Move over, Ty Cobb. Josh Gibson is the biggest sheriff in Cooperstown, now. 


At least as a hitter, of course. 


According to multiple reports on Tuesday, the MLB is set to officially recognize Negro League statistics into its record book on Wednesday, making Gibson the MLB’s all-time batting average leader at .372 — surpassing Cobb’s .367. 


“It’s a great day,” Negro League Museum President Bob Kendrick told Yahoo Sports. 


Josh Gibson Becomes Single-Season Batting Leader


It doesn’t stop there, though. With the integration, Gibson will also be the single-season leader in batting average for his .466 batting average in 1943. Topping it off, he’s the single-season and career leader in slugging and on-base plus slugging percentage — overtaking Babe Ruth in the two career categories. 


Why The Negro Leagues Still Matter | It Was Never an Inferior League, The Proof Is In Books

Who Is Josh Gibson?


Gibson, a Baseball Hall of Famer, played from 1930-1946 where he became a 12-time Negro League All-Star and two-time Negro World Series Champion thanks to his powerful pop of the bat.  


“This means so much for not only the Josh Gibson family,” Gibson’s grandson, Sean, told USA Today, “but representing the 2,300 men in the Negro Leagues who didn’t get the opportunity to play (in the Major Leagues).” 


Gibson is among the many Negro Leaguers who will see their Negro League stats enter the books, with Jackie Robinson, Satchel Paige and living legend Willie Mays being some of the prominent players



Most notably, Paige moves to third in ERA in a season with 1.01, a mark he accomplished in 1944 with the Kansas City Monarchs.


With the trio playing in both the MLB and Negro Leagues, their marks in MLB Leaderboards are set for a slight boost. 


Merging Statistical Leaderboards


The merging of leaderboards was brought about by the Negro League Statisical Review Commitee, a committee made up of former players, historians and writers tasked with uncovering and validating Negro League statistics.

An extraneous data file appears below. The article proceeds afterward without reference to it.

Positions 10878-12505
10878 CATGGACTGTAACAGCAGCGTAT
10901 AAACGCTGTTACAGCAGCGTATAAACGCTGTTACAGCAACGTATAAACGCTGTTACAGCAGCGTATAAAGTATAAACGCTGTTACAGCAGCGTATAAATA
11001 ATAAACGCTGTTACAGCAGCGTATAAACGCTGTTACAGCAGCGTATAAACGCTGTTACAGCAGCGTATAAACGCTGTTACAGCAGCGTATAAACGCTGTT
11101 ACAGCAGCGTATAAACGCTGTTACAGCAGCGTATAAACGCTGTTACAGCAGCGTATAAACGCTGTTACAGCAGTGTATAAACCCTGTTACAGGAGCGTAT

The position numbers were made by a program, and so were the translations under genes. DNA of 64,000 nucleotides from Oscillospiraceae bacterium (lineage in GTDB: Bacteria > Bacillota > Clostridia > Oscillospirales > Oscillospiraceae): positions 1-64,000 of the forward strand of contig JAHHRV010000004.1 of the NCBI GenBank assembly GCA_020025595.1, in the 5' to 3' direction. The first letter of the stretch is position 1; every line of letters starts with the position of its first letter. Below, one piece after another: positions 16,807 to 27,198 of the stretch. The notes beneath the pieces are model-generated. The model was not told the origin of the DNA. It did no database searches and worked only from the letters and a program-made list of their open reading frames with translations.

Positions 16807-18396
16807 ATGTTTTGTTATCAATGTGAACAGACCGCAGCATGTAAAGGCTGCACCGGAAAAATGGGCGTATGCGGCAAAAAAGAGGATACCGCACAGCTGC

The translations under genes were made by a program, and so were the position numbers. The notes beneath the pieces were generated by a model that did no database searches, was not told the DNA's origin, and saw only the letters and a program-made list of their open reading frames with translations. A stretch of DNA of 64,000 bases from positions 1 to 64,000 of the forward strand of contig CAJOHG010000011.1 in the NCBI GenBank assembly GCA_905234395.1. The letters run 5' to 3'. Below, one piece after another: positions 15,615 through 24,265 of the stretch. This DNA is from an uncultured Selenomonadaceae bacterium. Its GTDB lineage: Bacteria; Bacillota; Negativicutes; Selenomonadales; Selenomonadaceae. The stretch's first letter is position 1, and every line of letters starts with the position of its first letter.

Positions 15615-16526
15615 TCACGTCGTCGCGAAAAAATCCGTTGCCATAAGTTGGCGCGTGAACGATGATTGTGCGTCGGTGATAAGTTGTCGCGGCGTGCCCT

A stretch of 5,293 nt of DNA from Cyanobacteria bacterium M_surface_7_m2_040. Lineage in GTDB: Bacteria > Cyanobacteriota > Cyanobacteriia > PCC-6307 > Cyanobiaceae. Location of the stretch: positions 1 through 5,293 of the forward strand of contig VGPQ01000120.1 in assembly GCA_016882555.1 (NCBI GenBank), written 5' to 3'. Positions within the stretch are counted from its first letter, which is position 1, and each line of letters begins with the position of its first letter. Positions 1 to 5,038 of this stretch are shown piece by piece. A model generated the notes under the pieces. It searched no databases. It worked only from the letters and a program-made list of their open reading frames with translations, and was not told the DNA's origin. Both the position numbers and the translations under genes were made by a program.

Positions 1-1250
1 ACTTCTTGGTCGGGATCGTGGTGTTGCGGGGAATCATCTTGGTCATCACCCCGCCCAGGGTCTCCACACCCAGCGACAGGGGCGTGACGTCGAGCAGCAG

Of the group is former MLB pitcher CC Sabathia, Hall of Fame baseball writer Claire Smith and MLBbro founder and editor Rob Parker. 


(Some) Negro League Stats Officially Recognized By


The biggest part of the mission started in Dec. 2020, when the MLB officially recognized Negro Leagues as a major league, allowing their statistics to be used in the books. 


With the Negro Leagues generally running from 1920-1951, the committee went through box scores and other data in order to discover and validate various statistics, making way for the official move into MLB record books.


“We are proud that the official historical record now includes the players of the Negro Leagues,” MLB Commissioner Rob Manfred said according to Yahoo Sports. “Their accomplishments on the field will be a gateway to broader learning about this triumph in American history and the path that led to Jackie Robinson’s 1947 Dodger debut.” 


The move is a monumental change to baseball statistics, giving the first MLBbros a chance to live on forever in major league history.  The change comes right around the corner of the Negro League Tribute at Rickwood Field, a contest between the Cardinals and Giants in Birmingham on June 20. 

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